Film Review: Don't Look Up

Author: Kristina Cooper

Picture: Wikimedia Commons

Film Review: Don't Look Up

Despite its humour and satire, Kristina Cooper finds disaster movie Don't Look Up  with Leonardo DiCaprio almost an evangelistic film.

I am not a fan of disaster movies, so I was tempted to give the new record breaking  Netflix film  “Don’t Look Up”, directed and written by Adam McKay, a miss. I am glad I didn’t. The film, with a stellar cast including Leonardo DiCaprio, Jennifer Lawrence, Meryl Streep, Cate Blanchett and Mark Rylance, tells the story of two back water astronomers who discover a rogue comet is headed for earth which will cause the extinction of the planet.  

Far from being an action fest, the film is rather a satire, which takes a swing at almost everyone – politicians, the media, celebrity culture and tech savvy billionaires – as the embattled scientists try to tell the world of the danger the planet is in.

Global warming scientists have seen the film as an allegory of the way the world is not listening to their message, but almost any threat could be substituted for the comet – and the way people respond differently to imminent disaster.

Compromise And Struggle To Get The Message Out

When the president (Meryl Streep) tries to diminish the problem because it is politically not expedient, the two protagonists, Dr Randy Mindy (DiCaprio) and Kate Dibiasky (Jennifer Lawrence), turn to the media to get the message out. But they find themselves as chat show fodder, expected to share their apocalyptic message in sound bites, squeezed in between the love lives of celebrity singers  and political sleaze scandals. “Keep it light”, says Brie (Cate Blanchett), the glamorous anchor woman.

The film also highlights the different ways DiCaprio and Lawrence’s characters respond to all this media attention and the compromises that are demanded.  For a time it seems that the president is going to take them seriously and a rescue mission to deflect the comet from hitting earth is proposed. But even this becomes a fiasco due the financial interests of an influential and creepy tech billionaire (Mark Rylance) who wants to harvest its valuable minerals.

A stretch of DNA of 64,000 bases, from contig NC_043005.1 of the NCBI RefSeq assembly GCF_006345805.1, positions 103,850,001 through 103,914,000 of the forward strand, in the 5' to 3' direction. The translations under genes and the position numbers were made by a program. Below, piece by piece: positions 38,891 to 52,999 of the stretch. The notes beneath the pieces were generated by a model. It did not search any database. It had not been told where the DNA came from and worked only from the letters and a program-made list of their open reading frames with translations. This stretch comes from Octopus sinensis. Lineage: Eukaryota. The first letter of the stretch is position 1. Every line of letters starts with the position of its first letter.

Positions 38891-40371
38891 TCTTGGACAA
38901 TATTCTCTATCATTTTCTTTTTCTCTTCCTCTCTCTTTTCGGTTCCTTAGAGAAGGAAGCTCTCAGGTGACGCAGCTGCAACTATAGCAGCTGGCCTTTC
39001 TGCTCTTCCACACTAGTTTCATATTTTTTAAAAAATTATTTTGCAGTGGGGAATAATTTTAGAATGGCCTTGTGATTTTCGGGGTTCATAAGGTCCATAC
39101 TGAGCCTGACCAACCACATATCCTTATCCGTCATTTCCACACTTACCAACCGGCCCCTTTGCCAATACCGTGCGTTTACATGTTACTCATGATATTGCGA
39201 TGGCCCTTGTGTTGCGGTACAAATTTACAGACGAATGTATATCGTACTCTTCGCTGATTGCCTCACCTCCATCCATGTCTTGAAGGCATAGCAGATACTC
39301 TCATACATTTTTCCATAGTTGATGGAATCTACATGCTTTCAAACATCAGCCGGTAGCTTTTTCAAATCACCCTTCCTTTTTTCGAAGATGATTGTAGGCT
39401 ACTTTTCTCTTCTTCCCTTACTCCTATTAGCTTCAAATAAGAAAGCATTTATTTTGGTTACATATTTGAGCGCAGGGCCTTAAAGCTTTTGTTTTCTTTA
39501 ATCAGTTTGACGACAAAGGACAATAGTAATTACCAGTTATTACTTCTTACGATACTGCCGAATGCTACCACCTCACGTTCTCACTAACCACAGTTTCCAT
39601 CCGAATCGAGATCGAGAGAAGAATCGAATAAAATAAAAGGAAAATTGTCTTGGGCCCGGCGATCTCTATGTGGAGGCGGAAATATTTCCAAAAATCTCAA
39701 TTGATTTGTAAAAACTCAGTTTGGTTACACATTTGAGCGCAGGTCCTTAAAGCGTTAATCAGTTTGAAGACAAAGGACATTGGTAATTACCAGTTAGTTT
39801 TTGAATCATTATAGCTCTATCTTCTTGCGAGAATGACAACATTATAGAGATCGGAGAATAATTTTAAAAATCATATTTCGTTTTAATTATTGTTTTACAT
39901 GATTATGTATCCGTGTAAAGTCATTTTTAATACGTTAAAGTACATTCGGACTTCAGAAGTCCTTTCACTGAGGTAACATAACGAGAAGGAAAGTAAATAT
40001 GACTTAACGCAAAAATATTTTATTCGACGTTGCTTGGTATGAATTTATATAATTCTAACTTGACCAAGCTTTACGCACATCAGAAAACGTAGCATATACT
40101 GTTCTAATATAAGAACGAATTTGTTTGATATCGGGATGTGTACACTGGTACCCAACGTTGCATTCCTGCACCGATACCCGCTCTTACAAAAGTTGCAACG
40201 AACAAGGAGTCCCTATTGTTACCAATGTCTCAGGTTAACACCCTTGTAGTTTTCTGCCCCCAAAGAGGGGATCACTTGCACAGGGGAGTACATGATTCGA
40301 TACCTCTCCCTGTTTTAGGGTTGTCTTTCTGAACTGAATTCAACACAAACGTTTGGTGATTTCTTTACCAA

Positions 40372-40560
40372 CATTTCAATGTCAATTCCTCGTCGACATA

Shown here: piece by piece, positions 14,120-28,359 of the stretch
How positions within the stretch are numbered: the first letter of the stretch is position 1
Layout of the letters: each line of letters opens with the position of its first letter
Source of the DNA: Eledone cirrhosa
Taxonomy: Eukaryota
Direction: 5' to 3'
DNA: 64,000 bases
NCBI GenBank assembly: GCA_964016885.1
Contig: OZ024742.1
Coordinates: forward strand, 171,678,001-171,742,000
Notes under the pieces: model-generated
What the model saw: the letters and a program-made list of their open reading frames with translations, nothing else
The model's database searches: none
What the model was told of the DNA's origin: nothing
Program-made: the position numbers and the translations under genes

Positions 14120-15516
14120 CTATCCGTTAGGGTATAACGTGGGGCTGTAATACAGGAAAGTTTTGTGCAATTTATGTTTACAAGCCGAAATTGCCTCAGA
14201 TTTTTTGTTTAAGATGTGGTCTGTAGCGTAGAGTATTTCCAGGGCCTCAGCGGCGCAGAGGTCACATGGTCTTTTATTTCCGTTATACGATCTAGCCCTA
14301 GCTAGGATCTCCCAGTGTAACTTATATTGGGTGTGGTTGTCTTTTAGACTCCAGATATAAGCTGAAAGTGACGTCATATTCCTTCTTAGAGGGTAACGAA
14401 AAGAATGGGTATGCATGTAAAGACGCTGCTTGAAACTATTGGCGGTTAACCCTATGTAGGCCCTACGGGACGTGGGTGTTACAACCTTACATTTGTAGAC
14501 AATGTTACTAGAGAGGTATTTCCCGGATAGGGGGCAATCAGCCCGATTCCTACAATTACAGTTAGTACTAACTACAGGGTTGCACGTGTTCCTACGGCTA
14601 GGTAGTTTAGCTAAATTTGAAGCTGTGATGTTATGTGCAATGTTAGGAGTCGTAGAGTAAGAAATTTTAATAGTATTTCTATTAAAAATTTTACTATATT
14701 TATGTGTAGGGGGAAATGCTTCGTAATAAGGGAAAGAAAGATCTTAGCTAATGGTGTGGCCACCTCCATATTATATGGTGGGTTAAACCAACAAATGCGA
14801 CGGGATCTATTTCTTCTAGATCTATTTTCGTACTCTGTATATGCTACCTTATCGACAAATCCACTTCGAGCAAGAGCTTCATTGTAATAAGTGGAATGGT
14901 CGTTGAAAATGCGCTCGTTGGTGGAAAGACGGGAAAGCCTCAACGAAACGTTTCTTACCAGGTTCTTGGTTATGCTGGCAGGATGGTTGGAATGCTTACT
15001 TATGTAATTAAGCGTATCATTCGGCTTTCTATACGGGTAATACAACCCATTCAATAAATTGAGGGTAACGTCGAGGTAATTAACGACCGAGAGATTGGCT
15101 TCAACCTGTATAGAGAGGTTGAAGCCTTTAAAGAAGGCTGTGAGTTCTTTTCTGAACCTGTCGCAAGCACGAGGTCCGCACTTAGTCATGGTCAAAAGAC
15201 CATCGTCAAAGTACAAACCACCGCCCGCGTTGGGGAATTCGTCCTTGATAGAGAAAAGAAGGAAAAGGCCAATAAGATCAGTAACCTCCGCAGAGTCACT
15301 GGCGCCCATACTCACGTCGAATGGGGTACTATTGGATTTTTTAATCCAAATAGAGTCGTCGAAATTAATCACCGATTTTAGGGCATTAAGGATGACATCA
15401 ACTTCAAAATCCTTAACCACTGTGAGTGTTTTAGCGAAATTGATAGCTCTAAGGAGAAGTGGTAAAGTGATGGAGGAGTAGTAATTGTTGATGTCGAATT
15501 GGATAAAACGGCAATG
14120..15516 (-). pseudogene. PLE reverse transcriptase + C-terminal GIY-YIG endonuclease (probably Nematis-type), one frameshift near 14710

People start to question if the comet really even exists. Division and conspiracy theories abound. Political rallies and fund raising rock concerts are organised promoting the different views. As the comet hurtles towards earth,  DiCaprio’s scientist realises what fundamentally matters to him and simply heads home. While some get drunk, and others are screaming with fear, DiCaprio gathers his friends and family together for a final meal.

Praying With Simplicity And Sincerity

Here to my amazement, led by a slacker youth, they end up praying with simplicity and sincerity that God will give them all the strength and courage to face whatever awaits them.

Given the biting tone of the rest of the film,  I didn’t see this coming at all. It’s only a fleeting moment, but it is there. The ending is also interesting. Some people do escape the holocaust, on a rocket – but such is the composition of the elite, that it is clear that diCaprio’s scientist, who has chosen to remain on earth, has chosen the better part.  

Ironically, despite its humour and satire, I found it almost an evangelistic film. It raises important questions and makes you think about what makes life worth living?   Director Adam McKay, who was once chief script writer of the influential Saturday Night Live,   said in a recent interview that although he was not a fan of organised religion,  if he heard that 25 people were getting together round a table to eat and pray, he “would be there in a heartbeat!” Maybe something to bear in mind as we think about how to share the gospel message of Christ’s love with our contemporaries.  

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